I miss pasta. I miss heaping bowls of steaming linguine with red clam sauce. I miss the feel of a spoonful of classic spaghetti alla Bolognese. I miss ravioli and oozy bites of lasagna or bouncy tagliatelle coated in creamy cheese sauces. I even miss (don't judge me) the thin, springy strands of 10-cent ramen coated in that much-too-salty flavor powder (my favorite is "oriental"). I miss the ease of pasta. Few things match the comfort and convenience of tossing a box of rigatoni into a rapidly boiling pot. Shhh... Listen. Can't you practically hear the woosh as they pass from cardboard box to bubbling water?
I tried substitutions. I played around with soy noodles and low-carb noodles and nutty-textured whole wheat noodles. I painstakingly julienned thin strips of zucchini and boiled and served with sauce just like I would normal linguine. And everything looked so good! It looked right. But the moment I lifted fork to mouth, the excitement was gone because it just didn't *taste* right. And, as I'm sure you'll agree, it really is all about the taste.
So I basically gave up on trying to recreate these memories at home, settling for the occasional indulgent bite of my boyfriend's pasta which he'll hold up in front of me, steamy and dangling from the fork just inches from my face. And those bites...man...those bites are good. And they're good enough to make me rethink this whole way of eating. So I battle it out in my head. The bouncy bite of al dente vs. the single-digit-sized dresses hanging in my closet. And I'm almost sorry to say that for this girl, this girl who trained in Tuscany and who can, if asked, turn a mound of flour and eggs and water into something bouncy and wonderful, well even for her, those dresses win.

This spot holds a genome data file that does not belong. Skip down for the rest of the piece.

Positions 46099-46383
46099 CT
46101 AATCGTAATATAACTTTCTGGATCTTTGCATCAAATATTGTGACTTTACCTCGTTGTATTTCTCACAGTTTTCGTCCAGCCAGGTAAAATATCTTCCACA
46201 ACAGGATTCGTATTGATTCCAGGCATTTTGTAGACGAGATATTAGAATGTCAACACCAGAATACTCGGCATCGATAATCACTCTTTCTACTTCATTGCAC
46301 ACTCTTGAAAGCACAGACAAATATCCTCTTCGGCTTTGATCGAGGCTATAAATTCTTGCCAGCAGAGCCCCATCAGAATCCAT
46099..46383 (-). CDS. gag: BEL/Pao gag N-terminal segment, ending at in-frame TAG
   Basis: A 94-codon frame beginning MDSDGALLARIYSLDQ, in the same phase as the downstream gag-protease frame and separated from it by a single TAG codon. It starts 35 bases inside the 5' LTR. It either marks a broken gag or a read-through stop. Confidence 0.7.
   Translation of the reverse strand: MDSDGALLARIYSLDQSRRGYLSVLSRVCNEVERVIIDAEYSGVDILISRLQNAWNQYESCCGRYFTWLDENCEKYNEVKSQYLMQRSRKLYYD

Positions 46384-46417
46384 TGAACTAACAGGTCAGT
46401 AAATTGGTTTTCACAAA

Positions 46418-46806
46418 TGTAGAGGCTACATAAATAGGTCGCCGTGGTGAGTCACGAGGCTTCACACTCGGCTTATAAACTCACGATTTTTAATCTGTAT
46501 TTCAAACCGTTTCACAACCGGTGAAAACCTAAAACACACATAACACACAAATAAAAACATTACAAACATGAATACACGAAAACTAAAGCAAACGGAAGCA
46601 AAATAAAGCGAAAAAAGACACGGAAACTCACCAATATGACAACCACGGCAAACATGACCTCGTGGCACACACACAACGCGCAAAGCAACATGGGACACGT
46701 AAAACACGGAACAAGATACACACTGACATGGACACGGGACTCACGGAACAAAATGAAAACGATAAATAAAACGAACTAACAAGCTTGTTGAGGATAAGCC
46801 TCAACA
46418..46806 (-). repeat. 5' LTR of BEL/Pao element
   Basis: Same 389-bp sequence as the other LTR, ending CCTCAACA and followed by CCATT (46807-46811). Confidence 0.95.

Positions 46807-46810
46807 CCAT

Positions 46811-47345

But I still miss it, and I began to assume that this would just be it. But then something happened. Something I never expected. There I was, pushing my cart through the refrigerated aisle in a search for Greek-strained yogurt, when my eyes fell upon something new. A plastic bag filled with...cooked spaghetti? I picked it up: Tofu Shirataki. Yam and tofu noodles, it explained. I turned it over and smiled. 3 grams of carbs. 2 grams of fiber. That's 1 net carb. And the serving size? Well it was the whole bag! I grabbed a few and tossed in my cart excited about the possibilities.
Folks, I love this stuff. I love it. I made carbonara first, frying bits of thick, country bacon until crisp, tossing with shaved pecorino, and breaking one giant egg over it all, letting the golden yolk ooze and pour over the strands. It was good. It was very good. It was pasta. The next night I made a cream sauce from whole-milk ricotta, lemon zest, and fresh basil. I cracked black pepper over it all and curled up with my bowl.
It doesn't taste weird. It doesn't taste like anything, actually. Made from the root of an Asian plant called the Elephant Yam (which bears no relation to those starchy Thanksgiving yams), the noodles are somewhat transluscent and have practically no calories, carbs, or really much of anything. They can be made from the yam alone, but these can be a bit rubbier than the ones made from a tofu-yam blend which are springy, but not in an overly pronounced way. I've tried both and prefer the tofu kind, but will eat either. The noodles are tasteless and take on the flavors of whatever it is served with. Note that the water it comes in smells a bit odd. Almost fishy or slightly chemical, but it can be easily rinsed away in cold water and then boiled for a minute or two to completely wipe it out and it doesn't affect the taste of the noodles at all.
If you miss pasta, try this. Buy a few bags (look for them at Whole Foods and Trader Joes near the tofu, tempeh, and vegan products in the refrigerator case; your local Asian markets should have them too. They can also be purchased online in boxes of 12.) Once you have them, be sure not to boil them like you would pasta. Just a minute or so to rinse off the package water then finish off in the sauce you make or toss into a cold noodle salad. Add to soup. Top with sauce or cheese or olive oil and garlic. Add herbs. Add spices. It's pasta. Enjoy it.